If there is no method for redemption in our culture, no standard to be met collectively, what reason is there for the individual to change authentically? Moreover, seeing the destruction of their fellows will this not drive those who have similar beliefs further underground?

Here, in the quiet warmth will their views not continue to fester and rot, while they wear a mask?

Are we to summon the inquisition, and torture innocents to find these few hiding elements?

Would it not be better to simply have a true path to redemption?

Some may say providing a path would lead to immodest and untruthful seekers of forgiveness, but are we to toss the rest of those that actually want to be part of society out with the heathens?

I have no answers, only questions.

We Earn our Leaders

It is no secret that the United States, my preferred nomenclature for the country so often regarded as America, is in limbo of sorts.

Love him or hate him, the president of the USA ‘s actions are ineffectual for the most part. At the beginning of the pandemic he denied how serious it was.

This is not a political statement, though I am sure people will make it one. I can understand from a historical and personal perspective why many of his supporters chose him.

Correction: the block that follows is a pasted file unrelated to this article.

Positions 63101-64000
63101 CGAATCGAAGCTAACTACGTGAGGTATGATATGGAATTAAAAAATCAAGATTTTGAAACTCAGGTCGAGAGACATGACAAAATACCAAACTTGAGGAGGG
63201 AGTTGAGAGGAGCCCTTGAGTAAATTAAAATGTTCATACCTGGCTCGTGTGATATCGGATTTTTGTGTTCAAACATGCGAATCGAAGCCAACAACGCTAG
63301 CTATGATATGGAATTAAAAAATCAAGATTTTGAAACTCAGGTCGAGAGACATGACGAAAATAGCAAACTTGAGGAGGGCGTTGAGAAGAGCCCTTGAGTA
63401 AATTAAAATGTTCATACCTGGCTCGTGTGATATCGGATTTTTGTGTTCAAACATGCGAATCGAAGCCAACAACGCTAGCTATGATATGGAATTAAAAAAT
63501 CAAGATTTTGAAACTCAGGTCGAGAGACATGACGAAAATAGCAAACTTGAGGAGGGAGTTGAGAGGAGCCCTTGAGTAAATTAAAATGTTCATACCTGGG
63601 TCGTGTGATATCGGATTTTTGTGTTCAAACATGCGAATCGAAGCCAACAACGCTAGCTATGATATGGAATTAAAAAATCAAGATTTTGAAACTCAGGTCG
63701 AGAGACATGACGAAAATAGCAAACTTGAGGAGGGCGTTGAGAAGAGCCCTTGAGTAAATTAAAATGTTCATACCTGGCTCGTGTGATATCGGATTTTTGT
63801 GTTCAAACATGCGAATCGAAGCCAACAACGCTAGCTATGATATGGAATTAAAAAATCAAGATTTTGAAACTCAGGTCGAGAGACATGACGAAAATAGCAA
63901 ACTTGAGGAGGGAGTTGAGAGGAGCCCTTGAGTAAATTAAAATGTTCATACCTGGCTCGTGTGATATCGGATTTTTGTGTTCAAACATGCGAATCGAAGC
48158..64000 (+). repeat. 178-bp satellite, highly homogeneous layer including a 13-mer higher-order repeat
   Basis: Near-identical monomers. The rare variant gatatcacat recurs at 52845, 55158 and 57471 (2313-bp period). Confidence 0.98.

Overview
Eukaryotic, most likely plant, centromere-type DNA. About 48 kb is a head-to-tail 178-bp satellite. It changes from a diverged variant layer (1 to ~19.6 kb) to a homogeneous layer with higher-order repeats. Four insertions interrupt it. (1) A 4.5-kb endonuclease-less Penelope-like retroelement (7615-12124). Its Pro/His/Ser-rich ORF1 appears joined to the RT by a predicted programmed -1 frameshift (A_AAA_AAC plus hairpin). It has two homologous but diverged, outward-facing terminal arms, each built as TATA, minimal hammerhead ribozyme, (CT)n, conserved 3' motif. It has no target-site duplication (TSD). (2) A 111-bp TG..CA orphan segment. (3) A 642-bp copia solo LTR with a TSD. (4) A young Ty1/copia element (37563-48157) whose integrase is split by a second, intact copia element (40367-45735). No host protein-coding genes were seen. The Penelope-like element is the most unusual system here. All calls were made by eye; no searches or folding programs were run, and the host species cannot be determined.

The current US President is precisely why Plato hated democracy.

However, I do not think, as ineffectual he can be he’s the problem.

We’ve not changed in 20,000 years always demanding leadership and sacrifice but not demanding it of ourselves.

We’ve lied to one another. We’ve acted against our best interests. We’ve earned our leaders.

We allowed our merchant class to export our jobs, because we feared what unions might inspire. We allowed our politicians to take money from special interests because we’ve swallowed the lie that the government is too corrupt to distribute funds to campaigns.

Each freedom stripped away did so in the face of great fear, and like all fears each time we did nothing to challenge it, each time we ran from it, it grew stronger and demanded more.

In the years of the Obama Administration we grew complacent. We did not demand accountability for things he’d done, we assumed racism was fading, we assumed people were simply going to do the right thing, that the historical forces were now one their way to permanent utopian levels.

We gave up the good, slow, habitual work that led to the first black president, and in that void others, powered by fear, hate and poverty elected a man unfit to lead.

The current state of the united states is on all of our heads. We all have work to do. We will always have work to do. That is the nature of the universe.